Since 2010, New York-based manga publisher Yen Press has put out an open call to aspiring comics creators with their "New Talent Search." In this yearly contest, aspiring artists were asked to submit work that met these requirements:
- Create a SELF-CONTAINED, 32-page short story comic.
- Your story must read left-to-right.
- Please do not recycle a short story you have already completed. We would like to see the work you are able to complete within the time frame allotted.
So what happened? Well, 2011 came and went, with seemingly no 'winners' announced by Yen Press. The same thing happened with the 2012 New Talent Search. When I spoke with Yen Press Publishing Director Kurt Hassler at San Diego Comic-Con 2011, he stressed that the New Talent Search was just that — a search for new talent, not a contest that would result in 'winners,' especially if they simply didn't find artists who were ready to do professional-level work.
For the 2012 Yen Press New Talent Search, the Yen Press editorial staff, including Hassler and Senior Editor JuYoun Lee reviewed many entries, but the result seemed to be the same: several promising entries, but no outright 'winners.' This time, Lee wrote about the entries she received in her Editor's Letter, published in the May 2012 issue of Yen Plus magazine, Yen Press' online manga anthology magazine. In this essay, she offered her assessment of the entries Yen Press received, and offered some suggestions for aspiring artists.
I thought this essay was very interesting, because it offered a rare perspective of the state of 'original manga' in North America from a professional editor's point of view. Lee also has a unique perspective because she conducted this sort of talent search for comics creators when she worked in manhwa publishing in Korea.
After reading Lee's essay, I wanted to know more, so I sent her a few questions via email, and asked her to explain in greater depth some of the advice for artists she offered in her essay. Here's what she had to say.
YEN PRESS' NEW TALENT SEARCH: LOTS OF ENTRIES, NO WINNERS?
Q: So this is the second year Yen Press has done the "New Talent Search" — I got the impression from Kurt's comments from Comic-Con last year and your Editor's Letter this year in the May 2012 issue of Yen Plus that none of the entries you received in the past two years were ready for primetime. That is, you didn't find artists who had the skills to create original work that was ready for publication. Is that a fair assessment of the situation?
JuYoun Lee: Yes, it is. I should stress, though, that it is a "New" Talent Search, so it’s not that I'm necessarily looking for someone who can be published immediately. That’s why we make it clear that there are no winners per se. The goal is to find someone in whom we see great potential and who we think with just a bit of help could blossom and soon step into the role of a professional.
That said, it is sad to say that it's often hard for us to find someone we think is ready to start working with us, since, well, we aren't a school. There are many ways we could help creators grow, but at the same time, that doesn’t mean we can actually teach them from the ground up.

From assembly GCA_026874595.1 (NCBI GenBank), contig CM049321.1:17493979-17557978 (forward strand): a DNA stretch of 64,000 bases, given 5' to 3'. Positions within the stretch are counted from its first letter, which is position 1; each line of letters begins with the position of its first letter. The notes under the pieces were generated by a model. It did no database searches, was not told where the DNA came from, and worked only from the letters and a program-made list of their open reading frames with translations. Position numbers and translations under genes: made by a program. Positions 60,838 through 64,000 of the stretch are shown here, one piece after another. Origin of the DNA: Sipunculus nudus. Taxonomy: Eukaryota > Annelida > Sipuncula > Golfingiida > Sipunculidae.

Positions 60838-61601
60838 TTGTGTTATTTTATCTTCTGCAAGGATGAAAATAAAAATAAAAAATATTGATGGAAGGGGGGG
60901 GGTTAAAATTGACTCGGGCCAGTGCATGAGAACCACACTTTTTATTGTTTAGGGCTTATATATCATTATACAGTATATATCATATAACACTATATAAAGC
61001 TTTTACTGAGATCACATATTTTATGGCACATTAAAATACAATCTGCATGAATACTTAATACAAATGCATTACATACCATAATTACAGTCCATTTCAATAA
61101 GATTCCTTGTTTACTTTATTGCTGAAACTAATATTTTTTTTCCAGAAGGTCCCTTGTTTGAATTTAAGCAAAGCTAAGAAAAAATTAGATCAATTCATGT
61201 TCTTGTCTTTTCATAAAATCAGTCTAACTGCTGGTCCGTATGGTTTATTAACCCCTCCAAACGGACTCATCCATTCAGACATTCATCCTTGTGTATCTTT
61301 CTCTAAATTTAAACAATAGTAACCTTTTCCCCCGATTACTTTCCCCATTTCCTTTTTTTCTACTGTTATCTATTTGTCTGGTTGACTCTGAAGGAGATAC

Q: Have you seen an improvement in the quality of work you received this year compared to what you received in the first year you held the talent search?
JuYoun Lee: Yes, definitely. I think this year word got out a bit more which increased the number of submissions, and the quality has definitely gone up.
Q: I know Kurt mentioned that this isn't a 'contest' where there would be 'winners' announced – but did you find any artists from the first talent search that you've considered for future Yen Press projects? Any artists found in this year's talent search that you're looking to work with in the near future?
JuYoun Lee: I think I covered this a bit in the first question, but the point is to find someone who is almost there and to help them get to where they need to be to achieve their potential. As of right now, our interest in potentially working with some of the creators we’ve seen really depends on how much they can grow in the near future.
DISCOVERING NEW TALENT: CASSANDRA JEAN AND ASHLEY MARIE WITTER
Q: Were Cassandra Jean (artist for Beautiful Creatures, which recently debuted in the May 2012 issue of Yen Plus) or Ashley Marie Witter (Interview with a Vampire: Claudia's Story) discovered through the New Talent Search, or did you find out about their work in other ways?
JuYoun Lee: Cassandra Jean already had some experience under her belt, so she sent us her portfolio through our open submissions policy. As for Ashley, we found her after an extensive search.
Q: So in Cassandra's case, what was it about her work that made you decide that she would be a good fit for illustrating Beautiful Creatures?
JuYoun Lee: We actually received Cassandra's portfolio years ago, and her storytelling ability and unique character designs immediately caught my eye. However, we didn’t have a project at the time that I thought particularly complemented her style, so I kept her on file and waited.
When I read Beautiful Creatures, the small town setting with the mysterious caster girl seemed perfect, and I contacted her. I think her use of lines and gray tones beautifully captures the atmosphere of the title, and I'm very excited by how it’s coming together.
Q: Beautiful Creatures is currently being serialized monthly in Yen Plus. But when it's completed, will the Beautiful Creatures graphic novel be presented as a single volume (like The Clique) or multiple volumes (like Witch and Wizard)?
JuYoun Lee: The first book will be out next February, just in time for the release of the film. It’s going to a beautiful hardcover, not unlike what we did with A Bride's Story. The first novel, Beautiful Creatures, will be adapted into a single volume of manga.